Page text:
Author + information
- Received October 9, 2018
- Revision received February 13, 2019
- Accepted February 14, 2019
- Published online January 6, 2020.
- Mohammed A. Chamsi-Pasha, MD,
- Yang Zhan, MD,
- Dany Debs, MD and
- Dipan J. Shah, MD∗ ()
- Cardiovascular Imaging Institute, Department of Cardiology, Houston Methodist Hospital, Houston, Texas
- ↵∗Address for correspondence:
Dr. Dipan J. Shah, Cardiovascular Imaging Institute, Houston Methodist Hospital, 6550 Fannin Street, Smith Tower. Suite 677, Houston, Texas 77030.
• CMR imaging is a promising tool for detecting myocardial disease and assessing structural changes related to HFpEF.
• Diastolic function parameters derived by CMR are feasible, and gaining increasing awareness.
• CMR can add value to the diagnostic work-up of HFpEF unmasking alternative pathologies.
• Faster image acquisition and data processing are needed to gain widespread adoption.
Heart failure with preserved ejection fraction presents a challenging diagnosis given a heterogeneous patient population and limited therapeutic options. Diastolic function assessment using echocardiography has been a cornerstone in the work-up and is as important as systolic functional assessment. There has been increased awareness to the potential utility of cardiac magnetic resonance (CMR) imaging over the past decade as a promising, radiation-free, robust imaging modality providing an unrestricted field of view and high-resolution images for global and regional functional assessment. CMR provides early markers for detecting myocardial disease using tissue characterization imaging, which might prove useful to improve diagnosis and management. Over the years, several studies have examined CMR-derived diastolic functional indices, including transmitral and pulmonary venous velocities, left ventricular and left atrial strain using myocardial tagging, and, more recently, feature tracking. The relevance of imaging-based diastolic function indices and their clinical application across different modalities is increasingly recognized.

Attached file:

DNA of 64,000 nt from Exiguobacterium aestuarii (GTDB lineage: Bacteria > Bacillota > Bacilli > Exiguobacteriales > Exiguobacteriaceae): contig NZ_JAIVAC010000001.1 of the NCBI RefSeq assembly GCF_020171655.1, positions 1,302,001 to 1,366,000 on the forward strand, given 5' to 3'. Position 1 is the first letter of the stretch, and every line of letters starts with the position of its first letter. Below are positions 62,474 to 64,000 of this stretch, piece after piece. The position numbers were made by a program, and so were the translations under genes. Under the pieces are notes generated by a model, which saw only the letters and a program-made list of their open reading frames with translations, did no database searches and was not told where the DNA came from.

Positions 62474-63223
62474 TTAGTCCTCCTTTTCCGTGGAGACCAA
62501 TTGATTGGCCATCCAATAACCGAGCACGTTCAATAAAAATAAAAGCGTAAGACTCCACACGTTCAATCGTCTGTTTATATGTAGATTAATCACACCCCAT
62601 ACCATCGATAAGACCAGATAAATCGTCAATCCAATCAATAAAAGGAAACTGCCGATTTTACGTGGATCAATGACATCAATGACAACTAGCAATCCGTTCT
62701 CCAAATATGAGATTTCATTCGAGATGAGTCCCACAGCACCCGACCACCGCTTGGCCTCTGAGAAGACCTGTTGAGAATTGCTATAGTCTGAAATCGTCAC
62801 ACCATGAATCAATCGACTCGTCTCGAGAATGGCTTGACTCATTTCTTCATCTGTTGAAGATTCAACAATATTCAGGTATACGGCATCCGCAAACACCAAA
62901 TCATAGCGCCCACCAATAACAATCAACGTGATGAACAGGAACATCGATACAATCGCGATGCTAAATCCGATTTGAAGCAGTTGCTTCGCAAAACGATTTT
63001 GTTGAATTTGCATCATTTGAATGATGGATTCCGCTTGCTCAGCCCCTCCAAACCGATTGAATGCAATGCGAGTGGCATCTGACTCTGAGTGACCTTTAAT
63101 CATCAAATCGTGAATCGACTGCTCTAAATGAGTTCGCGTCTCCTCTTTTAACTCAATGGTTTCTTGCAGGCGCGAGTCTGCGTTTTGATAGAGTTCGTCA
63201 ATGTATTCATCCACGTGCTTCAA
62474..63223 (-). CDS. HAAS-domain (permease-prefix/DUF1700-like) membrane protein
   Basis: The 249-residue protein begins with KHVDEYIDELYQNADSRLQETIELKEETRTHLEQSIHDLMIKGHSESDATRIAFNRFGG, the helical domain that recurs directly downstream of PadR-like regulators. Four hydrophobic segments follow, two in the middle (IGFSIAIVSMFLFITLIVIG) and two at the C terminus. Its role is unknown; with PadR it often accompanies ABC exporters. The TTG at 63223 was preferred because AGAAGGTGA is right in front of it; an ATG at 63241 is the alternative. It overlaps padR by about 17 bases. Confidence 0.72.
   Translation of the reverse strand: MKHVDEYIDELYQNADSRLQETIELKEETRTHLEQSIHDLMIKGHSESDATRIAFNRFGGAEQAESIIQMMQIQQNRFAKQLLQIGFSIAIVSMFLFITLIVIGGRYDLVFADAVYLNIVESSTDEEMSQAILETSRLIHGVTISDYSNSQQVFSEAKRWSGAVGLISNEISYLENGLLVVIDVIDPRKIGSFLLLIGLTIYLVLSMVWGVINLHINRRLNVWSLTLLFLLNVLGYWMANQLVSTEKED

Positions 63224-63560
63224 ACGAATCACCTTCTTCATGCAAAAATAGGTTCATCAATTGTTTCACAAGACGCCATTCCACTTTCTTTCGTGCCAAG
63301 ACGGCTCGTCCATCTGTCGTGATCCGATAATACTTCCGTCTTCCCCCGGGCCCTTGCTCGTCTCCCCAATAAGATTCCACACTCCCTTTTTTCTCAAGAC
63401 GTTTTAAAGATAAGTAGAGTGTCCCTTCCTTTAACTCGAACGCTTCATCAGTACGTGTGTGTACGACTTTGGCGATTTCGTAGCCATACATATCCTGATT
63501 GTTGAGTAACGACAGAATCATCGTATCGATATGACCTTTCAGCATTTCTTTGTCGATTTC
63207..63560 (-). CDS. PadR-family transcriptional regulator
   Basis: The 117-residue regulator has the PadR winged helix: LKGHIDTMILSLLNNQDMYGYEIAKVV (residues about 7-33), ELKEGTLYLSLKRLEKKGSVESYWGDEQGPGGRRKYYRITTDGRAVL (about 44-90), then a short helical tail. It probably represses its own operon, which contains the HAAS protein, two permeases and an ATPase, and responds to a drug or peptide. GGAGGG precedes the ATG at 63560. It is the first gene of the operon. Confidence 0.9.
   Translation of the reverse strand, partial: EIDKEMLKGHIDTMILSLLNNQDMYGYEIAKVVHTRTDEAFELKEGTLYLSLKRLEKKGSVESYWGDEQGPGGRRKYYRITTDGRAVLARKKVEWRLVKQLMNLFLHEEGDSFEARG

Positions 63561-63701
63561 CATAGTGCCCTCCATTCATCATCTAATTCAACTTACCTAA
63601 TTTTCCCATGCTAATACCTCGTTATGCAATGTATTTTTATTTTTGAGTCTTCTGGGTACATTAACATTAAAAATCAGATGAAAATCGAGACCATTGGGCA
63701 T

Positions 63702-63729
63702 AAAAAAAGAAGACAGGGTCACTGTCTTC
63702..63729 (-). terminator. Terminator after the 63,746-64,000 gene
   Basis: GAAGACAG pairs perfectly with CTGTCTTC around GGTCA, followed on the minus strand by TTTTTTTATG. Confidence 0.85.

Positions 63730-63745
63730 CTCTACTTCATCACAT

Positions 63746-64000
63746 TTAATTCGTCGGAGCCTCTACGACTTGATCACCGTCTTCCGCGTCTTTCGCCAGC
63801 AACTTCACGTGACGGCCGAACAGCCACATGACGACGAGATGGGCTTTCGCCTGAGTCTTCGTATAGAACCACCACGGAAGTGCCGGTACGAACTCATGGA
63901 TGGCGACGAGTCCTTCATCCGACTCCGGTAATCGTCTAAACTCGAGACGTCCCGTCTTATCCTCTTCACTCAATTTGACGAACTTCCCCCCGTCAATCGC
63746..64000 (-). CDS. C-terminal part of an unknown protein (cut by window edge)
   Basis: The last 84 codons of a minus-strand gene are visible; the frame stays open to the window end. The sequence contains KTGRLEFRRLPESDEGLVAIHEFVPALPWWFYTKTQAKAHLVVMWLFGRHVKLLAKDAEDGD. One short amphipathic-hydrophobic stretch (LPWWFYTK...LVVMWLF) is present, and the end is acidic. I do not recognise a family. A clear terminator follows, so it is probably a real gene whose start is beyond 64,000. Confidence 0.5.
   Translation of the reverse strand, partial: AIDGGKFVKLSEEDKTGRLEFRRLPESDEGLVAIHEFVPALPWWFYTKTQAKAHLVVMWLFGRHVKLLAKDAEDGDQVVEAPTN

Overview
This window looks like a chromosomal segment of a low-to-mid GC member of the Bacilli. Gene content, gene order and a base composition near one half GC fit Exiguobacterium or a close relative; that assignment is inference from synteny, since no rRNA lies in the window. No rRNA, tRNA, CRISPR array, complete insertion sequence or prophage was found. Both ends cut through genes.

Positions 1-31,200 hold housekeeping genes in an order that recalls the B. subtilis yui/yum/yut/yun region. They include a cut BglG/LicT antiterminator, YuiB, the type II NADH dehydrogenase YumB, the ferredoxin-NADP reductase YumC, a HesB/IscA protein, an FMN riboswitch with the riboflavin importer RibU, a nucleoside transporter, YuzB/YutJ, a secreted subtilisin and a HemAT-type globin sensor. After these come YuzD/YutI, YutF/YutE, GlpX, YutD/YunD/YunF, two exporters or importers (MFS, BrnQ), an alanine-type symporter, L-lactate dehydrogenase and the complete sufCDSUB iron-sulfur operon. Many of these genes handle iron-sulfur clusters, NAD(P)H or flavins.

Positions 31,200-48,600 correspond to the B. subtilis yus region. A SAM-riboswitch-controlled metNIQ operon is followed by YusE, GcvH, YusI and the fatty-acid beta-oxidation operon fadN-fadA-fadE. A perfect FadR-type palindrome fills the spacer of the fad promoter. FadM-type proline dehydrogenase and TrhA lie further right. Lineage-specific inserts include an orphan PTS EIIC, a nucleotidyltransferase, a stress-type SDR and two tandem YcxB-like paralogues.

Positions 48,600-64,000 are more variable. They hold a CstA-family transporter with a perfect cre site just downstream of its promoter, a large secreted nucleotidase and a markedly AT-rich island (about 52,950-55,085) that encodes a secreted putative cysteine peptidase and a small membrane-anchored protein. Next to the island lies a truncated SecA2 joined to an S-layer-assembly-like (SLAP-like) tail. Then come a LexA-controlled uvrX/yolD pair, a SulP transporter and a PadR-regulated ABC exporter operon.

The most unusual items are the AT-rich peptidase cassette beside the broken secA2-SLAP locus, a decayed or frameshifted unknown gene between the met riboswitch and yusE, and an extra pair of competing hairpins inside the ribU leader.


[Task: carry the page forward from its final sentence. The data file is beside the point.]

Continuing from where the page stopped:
- cardiac magnetic resonance
- extracellular volume map
- feature-tracking CMR imaging
- phase-contrast imaging
- T1 mapping
Dr. Shah has received salary support from the National Science Foundation grant (CNS-1646566) and the National Institutes of Health (1R01HL137763-01). All other have reported that they have no relationships relevant to the contents of this paper to disclose.
- Received October 9, 2018.
- Revision received February 13, 2019.
- Accepted February 14, 2019.
- 2020 American College of Cardiology Foundation
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